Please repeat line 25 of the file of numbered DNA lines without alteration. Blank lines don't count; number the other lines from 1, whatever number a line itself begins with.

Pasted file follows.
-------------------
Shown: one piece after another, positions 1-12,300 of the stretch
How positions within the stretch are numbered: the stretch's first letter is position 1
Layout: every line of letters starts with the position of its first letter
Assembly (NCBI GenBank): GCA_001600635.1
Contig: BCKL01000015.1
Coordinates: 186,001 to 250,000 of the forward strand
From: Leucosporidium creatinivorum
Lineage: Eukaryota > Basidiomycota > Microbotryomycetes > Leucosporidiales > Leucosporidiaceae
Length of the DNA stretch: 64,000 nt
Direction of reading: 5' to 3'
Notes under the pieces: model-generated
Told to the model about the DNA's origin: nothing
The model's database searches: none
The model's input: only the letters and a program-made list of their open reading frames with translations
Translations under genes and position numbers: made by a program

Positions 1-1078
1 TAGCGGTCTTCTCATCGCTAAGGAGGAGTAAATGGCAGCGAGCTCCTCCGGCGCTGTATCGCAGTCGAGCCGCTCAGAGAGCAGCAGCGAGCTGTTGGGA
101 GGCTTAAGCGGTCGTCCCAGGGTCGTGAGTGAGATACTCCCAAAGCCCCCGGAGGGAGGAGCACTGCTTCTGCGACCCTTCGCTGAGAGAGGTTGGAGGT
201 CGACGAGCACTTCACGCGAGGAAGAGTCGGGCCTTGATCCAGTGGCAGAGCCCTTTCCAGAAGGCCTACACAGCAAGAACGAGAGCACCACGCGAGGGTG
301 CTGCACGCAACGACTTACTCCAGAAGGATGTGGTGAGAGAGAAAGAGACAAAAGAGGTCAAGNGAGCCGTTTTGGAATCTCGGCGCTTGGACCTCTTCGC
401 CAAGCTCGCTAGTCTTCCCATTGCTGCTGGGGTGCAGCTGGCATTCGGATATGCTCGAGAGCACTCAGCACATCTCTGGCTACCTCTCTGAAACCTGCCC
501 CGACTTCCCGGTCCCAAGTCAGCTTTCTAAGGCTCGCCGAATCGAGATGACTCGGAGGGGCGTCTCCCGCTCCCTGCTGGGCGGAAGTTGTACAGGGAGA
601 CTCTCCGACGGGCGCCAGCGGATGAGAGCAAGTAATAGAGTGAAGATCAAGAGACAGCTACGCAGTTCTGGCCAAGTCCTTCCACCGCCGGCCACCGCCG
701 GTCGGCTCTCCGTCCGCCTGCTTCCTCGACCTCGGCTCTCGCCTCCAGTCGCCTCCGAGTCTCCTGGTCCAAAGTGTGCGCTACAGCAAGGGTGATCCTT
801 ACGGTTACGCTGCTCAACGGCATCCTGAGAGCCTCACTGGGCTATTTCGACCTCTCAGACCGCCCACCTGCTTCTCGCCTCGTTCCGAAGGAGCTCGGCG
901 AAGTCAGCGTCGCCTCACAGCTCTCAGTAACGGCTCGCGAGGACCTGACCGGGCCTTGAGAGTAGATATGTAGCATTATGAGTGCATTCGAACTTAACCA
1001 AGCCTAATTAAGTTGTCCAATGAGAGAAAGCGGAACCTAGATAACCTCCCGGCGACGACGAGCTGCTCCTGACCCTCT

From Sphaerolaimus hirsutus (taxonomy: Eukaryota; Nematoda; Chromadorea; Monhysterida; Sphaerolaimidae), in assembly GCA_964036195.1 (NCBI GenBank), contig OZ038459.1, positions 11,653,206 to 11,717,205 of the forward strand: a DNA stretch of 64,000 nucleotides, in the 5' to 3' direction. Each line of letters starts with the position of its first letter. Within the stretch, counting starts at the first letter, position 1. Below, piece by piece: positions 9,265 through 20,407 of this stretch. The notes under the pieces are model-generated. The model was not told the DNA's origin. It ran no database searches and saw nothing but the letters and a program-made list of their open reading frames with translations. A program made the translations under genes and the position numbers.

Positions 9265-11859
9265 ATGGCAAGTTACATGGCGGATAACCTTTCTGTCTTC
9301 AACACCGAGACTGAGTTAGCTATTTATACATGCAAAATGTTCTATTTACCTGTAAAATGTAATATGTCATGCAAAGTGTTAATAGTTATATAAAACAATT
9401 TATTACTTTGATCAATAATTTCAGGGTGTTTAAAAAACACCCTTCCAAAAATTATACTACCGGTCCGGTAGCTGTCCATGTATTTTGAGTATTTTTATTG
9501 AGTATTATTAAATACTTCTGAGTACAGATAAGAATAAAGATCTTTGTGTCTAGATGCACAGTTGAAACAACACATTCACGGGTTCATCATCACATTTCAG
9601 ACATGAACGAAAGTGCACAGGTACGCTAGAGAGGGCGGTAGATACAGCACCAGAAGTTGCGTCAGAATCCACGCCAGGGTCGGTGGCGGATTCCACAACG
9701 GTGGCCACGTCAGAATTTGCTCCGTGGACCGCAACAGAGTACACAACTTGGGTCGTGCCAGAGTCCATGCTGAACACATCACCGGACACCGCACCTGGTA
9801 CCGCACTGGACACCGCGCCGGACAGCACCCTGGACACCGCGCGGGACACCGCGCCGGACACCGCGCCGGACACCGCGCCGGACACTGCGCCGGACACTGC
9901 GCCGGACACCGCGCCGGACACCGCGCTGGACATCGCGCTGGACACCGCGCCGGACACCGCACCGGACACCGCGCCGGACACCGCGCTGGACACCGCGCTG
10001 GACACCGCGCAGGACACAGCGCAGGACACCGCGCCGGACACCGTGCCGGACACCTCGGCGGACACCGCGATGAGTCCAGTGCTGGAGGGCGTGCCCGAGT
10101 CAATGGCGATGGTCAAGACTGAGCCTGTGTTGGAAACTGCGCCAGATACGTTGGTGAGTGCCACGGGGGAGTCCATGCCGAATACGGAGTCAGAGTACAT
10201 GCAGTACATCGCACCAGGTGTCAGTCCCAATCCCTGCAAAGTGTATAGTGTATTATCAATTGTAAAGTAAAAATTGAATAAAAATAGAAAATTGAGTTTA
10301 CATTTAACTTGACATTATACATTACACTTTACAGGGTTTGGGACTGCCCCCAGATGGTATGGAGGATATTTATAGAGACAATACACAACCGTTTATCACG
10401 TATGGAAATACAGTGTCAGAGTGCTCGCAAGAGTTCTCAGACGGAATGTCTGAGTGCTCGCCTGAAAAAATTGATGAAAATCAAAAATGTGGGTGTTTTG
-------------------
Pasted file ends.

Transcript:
801 ACGGTTACGCTGCTCAACGGCATCCTGAGAGCCTCACTGGGCTATTTCGACCTCTCAGACCGCCCACCTGCTTCTCGCCTCGTTCCGAAGGAGCTCGGCG